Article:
SEATTLE -- Councilmember Nick Licata won't seek re-election, he announced Wednesday.
Licata has served in the council since 1996 in council position 6. He has previously served as the council's president, and is the current chair of the budget committee and the chair of the council finance and culture committee.
He released this announcement:
“I’ve been lucky to have an exciting life filled with challenges taken on voluntarily, not out of hardship.
“Perhaps the greatest challenge we all face is the need to improve the lives of Americans who are seeing their future increasingly impeded by the outrageous growing concentration of wealth, and I would add power, in this nation.
“No one city can resolve this problem. But Seattle has done much in attempting to do so. I would like to play more of an active role in that effort. And see what I can do to have Seattle’s accomplishments duplicated elsewhere.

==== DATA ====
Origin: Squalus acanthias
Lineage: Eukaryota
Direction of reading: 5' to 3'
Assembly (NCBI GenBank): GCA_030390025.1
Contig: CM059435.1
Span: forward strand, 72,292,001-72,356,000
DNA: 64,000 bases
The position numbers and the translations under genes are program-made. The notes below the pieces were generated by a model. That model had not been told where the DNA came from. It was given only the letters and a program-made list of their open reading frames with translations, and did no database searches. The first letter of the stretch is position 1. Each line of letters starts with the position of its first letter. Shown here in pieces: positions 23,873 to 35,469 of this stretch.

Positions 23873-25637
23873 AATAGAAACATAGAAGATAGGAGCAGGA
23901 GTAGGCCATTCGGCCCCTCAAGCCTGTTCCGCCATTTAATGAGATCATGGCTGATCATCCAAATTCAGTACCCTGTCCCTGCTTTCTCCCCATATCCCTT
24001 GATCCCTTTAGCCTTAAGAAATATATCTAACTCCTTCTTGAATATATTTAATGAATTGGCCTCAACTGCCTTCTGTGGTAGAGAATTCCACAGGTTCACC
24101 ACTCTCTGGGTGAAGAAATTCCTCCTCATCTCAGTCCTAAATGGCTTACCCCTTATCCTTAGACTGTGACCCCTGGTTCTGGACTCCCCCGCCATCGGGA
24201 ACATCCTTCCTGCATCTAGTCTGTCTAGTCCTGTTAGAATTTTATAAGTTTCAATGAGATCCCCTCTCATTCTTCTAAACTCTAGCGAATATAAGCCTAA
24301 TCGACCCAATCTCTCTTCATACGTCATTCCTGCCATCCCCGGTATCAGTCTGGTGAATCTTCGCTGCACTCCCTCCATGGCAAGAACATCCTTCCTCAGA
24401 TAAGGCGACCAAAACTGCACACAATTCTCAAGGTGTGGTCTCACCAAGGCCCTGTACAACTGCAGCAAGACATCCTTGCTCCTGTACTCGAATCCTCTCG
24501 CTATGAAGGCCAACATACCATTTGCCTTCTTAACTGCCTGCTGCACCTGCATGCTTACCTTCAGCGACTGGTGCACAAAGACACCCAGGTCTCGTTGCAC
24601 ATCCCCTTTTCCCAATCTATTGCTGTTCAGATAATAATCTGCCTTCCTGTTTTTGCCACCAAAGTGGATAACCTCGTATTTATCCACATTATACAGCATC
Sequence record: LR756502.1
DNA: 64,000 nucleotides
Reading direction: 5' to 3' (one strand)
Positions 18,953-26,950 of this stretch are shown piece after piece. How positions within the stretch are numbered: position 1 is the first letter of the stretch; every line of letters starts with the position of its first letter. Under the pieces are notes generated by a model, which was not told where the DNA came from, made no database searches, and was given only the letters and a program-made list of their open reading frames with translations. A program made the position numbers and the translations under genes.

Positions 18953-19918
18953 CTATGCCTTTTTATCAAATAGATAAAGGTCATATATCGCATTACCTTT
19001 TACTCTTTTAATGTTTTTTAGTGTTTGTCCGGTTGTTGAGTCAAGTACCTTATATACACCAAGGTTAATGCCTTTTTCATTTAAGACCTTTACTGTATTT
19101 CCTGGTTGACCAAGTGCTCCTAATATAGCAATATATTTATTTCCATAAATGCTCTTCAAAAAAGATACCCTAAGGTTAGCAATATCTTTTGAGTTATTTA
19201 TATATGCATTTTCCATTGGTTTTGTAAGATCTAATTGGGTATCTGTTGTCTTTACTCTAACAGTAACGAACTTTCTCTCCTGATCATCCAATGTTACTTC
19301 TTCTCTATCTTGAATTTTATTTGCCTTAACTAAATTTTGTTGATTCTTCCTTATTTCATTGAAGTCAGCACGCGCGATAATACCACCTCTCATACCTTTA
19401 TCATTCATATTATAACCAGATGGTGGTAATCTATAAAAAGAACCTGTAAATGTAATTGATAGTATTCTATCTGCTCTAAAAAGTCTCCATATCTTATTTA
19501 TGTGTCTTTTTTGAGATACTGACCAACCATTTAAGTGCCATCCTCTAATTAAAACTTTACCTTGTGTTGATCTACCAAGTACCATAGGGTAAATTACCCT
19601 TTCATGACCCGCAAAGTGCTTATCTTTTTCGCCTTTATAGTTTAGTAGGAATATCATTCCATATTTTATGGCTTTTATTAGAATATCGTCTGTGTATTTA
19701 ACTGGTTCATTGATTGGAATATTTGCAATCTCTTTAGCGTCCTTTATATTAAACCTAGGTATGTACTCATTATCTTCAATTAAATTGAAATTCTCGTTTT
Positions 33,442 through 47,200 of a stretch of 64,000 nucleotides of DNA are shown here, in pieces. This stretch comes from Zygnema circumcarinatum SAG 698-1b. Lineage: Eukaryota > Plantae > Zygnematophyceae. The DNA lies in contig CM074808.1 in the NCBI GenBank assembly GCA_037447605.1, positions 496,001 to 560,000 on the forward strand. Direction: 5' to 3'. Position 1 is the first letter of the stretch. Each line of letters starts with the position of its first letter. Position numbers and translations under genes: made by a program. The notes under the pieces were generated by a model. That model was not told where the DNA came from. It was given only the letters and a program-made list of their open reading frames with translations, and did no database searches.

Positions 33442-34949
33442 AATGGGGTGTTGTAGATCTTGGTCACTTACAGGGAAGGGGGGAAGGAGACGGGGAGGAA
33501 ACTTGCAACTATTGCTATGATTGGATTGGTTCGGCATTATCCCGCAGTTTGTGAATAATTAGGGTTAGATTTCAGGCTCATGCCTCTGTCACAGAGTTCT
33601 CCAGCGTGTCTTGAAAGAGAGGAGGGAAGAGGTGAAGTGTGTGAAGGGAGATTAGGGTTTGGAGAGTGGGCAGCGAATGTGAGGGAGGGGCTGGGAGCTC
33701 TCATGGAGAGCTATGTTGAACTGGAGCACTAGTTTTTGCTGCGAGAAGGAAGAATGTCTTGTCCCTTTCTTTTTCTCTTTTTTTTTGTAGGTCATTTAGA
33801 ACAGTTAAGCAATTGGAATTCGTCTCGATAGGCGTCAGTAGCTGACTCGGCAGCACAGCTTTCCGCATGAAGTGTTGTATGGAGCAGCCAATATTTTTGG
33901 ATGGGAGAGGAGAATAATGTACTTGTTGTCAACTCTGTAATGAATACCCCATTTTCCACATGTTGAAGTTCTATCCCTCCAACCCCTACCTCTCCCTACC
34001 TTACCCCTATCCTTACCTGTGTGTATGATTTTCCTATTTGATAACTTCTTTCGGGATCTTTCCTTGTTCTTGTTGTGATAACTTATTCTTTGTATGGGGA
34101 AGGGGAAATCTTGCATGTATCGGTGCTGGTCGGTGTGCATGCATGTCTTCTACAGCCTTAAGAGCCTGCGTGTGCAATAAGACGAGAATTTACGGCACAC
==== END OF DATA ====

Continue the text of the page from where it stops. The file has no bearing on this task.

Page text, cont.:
“I hope after my current term ends this year that I may have that opportunity in some capacity. So, I will not seek re-election.
“It’s a risky path to take. But I know I could not pursue this effort while remaining on the City Council and still do justice to performing the duties of a councilmember.
“We have been in the national forefront in passing paid sick leave, increasing the minimum wage to $15 an hour, beginning pre-school care program for all children, banning plastic bags, providing public space for homeless encampments, requiring police surveillance protocols, enforcing wage theft protections, protecting immigrant rights and requiring safer renters’ housing conditions.
“All were made possible through a partnership between elected representatives and the people we serve.
“From visiting cities across the country, I’ve seen that we all share common issues. I have been intrigued by the challenge of creating a national network of elected officials and community activists to share and spread progressive and responsive legislation to tackle them.
“However I’ll remain an active citizen, continuing to work with those - both outside and inside government to make Seattle, as always, a better place to live and work.”